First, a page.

Mercury's surface in "enhanced color," a color scheme created to emphasize color differences. This is not what Mercury would look like to the human eye, but by applying mathematical analysis to images, color differences can be accentuated beyond those visible to a person.
Mount Rushmore National Memorial under construction.
The workers had to endure conditions that varied from blazing hot to bitterly cold and windy. Each day they climbed 700 stairs to the top of the mountain to punch-in on the time clock. Then 3/8 inch thick steel cables lowered them over the front of the 500-foot face of the mountain in a "bosun chair." Despite the dangers, no one was killed during the project.
Otters in Glacier Bay National Park and Preserve, Alaska.
The sea otter population of Glacier Bay has increased dramatically in the past 20 years. Ecologists consider sea otters a keystone species here. Otters consume vast quantities of clams, urchins, crabs, and other invertebrates and their presence creates ripples through the ecosystem. NPS photo.
Every day someone like you becomes a wildland wildfire fighter, a teacher, a trail-builder, a museum curator, or a park ranger. Discover your opportunities in national parks. Come to play. Come to learn. Come to serve. Develop your environmental leadership skills. Find a job. Be the next generation to preserve and protect these great places.
With more than 80% of Americans living in urban areas, urban parks are more important than ever. The father of American landscape architecture, Frederick Law Olmsted, said of urban parks:
It is one great purpose of the Park to supply to the hundreds of thousands of tired workers, who have no opportunity to spend their summers in the country, a specimen of God's handiwork that shall be to them, inexpensively, what a month or two in the White Mountains or the Adirondacks is, at great cost, to those in easier circumstances.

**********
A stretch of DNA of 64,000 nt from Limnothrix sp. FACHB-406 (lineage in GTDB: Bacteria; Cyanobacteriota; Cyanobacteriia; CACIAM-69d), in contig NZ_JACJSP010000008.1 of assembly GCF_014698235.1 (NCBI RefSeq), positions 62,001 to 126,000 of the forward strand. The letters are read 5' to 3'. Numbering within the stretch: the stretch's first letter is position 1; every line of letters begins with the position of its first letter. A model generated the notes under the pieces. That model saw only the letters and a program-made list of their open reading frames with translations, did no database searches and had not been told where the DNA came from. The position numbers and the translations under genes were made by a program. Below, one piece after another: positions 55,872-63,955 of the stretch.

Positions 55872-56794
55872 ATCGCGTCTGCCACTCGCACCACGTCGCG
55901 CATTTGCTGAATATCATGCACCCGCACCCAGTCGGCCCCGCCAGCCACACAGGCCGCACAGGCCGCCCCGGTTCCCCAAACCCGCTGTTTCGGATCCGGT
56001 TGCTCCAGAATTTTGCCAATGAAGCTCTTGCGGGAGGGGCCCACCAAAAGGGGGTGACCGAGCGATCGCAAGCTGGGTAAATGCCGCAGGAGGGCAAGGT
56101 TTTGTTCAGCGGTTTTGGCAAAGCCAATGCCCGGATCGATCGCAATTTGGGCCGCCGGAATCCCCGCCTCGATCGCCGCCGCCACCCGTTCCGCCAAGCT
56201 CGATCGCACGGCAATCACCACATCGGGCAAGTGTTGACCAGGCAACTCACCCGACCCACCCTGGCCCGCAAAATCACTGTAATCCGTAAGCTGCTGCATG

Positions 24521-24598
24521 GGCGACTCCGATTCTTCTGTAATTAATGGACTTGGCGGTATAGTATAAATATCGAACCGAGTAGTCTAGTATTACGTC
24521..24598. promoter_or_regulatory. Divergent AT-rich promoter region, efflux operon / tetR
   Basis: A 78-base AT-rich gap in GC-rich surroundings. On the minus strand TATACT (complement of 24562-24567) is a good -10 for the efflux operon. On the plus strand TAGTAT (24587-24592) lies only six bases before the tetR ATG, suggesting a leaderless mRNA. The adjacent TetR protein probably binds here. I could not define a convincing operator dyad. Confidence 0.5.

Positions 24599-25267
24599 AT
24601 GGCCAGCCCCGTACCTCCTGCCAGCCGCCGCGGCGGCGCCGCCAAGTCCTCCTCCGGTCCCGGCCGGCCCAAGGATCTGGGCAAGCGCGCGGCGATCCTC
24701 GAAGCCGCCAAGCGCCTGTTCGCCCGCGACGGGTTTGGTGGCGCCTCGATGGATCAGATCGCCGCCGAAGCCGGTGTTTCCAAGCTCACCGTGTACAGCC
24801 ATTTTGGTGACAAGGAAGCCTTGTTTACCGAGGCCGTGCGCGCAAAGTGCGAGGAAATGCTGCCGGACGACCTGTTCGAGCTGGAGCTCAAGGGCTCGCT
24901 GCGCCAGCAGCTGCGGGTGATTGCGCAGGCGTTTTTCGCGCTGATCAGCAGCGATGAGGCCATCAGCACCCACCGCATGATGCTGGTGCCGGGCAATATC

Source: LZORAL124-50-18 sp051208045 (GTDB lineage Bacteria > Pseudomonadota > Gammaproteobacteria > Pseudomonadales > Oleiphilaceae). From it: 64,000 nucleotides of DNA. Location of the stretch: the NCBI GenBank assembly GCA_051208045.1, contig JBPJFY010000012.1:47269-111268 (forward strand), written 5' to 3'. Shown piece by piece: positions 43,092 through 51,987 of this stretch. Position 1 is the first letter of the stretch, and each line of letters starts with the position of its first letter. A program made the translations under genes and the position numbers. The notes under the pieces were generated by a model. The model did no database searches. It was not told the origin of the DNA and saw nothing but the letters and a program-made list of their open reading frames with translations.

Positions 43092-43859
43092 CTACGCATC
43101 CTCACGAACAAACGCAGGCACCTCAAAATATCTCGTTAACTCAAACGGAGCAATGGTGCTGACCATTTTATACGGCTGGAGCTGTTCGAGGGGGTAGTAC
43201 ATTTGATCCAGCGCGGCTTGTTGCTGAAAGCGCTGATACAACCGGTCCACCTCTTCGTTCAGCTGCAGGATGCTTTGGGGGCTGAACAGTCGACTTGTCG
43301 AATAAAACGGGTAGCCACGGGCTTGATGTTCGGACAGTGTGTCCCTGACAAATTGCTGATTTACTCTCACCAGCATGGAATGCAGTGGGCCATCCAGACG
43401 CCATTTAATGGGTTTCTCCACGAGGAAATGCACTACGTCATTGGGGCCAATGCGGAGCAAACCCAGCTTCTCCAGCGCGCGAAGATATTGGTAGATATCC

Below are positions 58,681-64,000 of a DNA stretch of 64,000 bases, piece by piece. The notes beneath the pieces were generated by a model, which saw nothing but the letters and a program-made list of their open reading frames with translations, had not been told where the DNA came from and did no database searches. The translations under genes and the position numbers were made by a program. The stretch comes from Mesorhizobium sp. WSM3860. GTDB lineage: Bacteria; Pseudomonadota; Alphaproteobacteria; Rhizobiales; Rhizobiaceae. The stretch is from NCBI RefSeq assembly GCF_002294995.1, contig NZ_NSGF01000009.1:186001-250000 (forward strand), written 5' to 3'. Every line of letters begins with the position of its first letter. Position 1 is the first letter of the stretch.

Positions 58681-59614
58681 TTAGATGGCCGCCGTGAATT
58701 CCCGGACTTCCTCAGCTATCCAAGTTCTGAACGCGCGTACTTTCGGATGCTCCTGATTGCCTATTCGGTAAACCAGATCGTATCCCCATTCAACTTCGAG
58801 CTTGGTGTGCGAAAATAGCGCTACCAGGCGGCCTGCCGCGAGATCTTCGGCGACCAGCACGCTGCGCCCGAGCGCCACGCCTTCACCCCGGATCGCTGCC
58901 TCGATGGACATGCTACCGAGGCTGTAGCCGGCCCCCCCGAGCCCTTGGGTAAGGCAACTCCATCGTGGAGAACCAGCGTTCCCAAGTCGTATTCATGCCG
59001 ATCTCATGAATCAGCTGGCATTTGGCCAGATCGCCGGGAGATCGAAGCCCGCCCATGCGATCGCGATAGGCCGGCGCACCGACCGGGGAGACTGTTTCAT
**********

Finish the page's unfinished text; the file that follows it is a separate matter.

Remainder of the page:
Dr. Marcia McNutt to Provide Status Update on Flow Rate Technical Group's Scientific Efforts to Measure the Flow from BP Oil Spill
Last edited 4/25/2016
TODAY, Thursday, June 10, 2010, at 4:45 pm EDT, Dr. Marcia McNutt, the Director of the U.S. Geological Survey and Chair of the National Incident Command's Flow Rate Technical Group, will discuss the status of the work of several scientific teams that are using various methodologies to estimate the amount of oil that is leaking from BP's well into the Gulf of Mexico. Working together with Energy Secretary Steven Chu and scientists from the Department of Energy, Dr. McNutt expects that the Flow Rate Technical Group will have an updated flow rate estimate in the coming days that brings together new data from the well and analysis from several scientific methodologies. News media may participate in the teleconference by dialing 1-877-601-3555 and providing the access code FLOW RATE.
Dr. Marcia McNutt, Director of the U.S. Geological Survey and Chair of the National Incident Command's Flow Rate Technical Group
News teleconference to discuss the status of scientific efforts to measure the amount of oil flowing from BP's well
4:45 p.m. EDT, Thursday, June 10, 2010
The teleconference is open to all credentialed news media. Reporters wishing to participate
should dial 1-877-601-3555 and provide the access code FLOW RATE. Participants will be asked to provide their name, affiliation and contact phone number.